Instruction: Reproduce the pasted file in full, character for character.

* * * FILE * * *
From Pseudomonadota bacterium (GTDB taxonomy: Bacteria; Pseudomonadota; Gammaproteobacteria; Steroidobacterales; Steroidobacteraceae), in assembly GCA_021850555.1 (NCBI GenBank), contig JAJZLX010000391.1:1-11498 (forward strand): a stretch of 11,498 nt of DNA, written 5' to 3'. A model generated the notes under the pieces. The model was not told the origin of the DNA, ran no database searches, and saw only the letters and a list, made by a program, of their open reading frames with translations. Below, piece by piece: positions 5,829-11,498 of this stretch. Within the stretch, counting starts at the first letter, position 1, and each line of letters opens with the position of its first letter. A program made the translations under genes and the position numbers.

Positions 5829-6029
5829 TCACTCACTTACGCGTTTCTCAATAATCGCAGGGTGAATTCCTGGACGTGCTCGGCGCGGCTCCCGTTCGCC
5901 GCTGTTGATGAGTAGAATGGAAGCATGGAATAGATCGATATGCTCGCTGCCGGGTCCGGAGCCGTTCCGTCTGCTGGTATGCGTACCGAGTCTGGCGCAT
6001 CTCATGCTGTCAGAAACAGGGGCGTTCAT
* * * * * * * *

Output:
From Pseudomonadota bacterium (GTDB taxonomy: Bacteria; Pseudomonadota; Gammaproteobacteria; Steroidobacterales; Steroidobacteraceae), in assembly GCA_021850555.1 (NCBI GenBank), contig JAJZLX010000391.1:1-11498 (forward strand): a stretch of 11,498 nt of DNA, written 5' to 3'. A model generated the notes under the pieces. The model was not told the origin of the DNA, ran no database searches, and saw only the letters and a list, made by a program, of their open reading frames with translations. Below, piece by piece: positions 5,829-11,498 of this stretch. Within the stretch, counting starts at the first letter, position 1, and each line of letters opens with the position of its first letter. A program made the translations under genes and the position numbers.

Positions 5829-6029
5829 TCACTCACTTACGCGTTTCTCAATAATCGCAGGGTGAATTCCTGGACGTGCTCGGCGCGGCTCCCGTTCGCC
5901 GCTGTTGATGAGTAGAATGGAAGCATGGAATAGATCGATATGCTCGCTGCCGGGTCCGGAGCCGTTCCGTCTGCTGGTATGCGTACCGAGTCTGGCGCAT
6001 CTCATGCTGTCAGAAACAGGGGCGTTCAT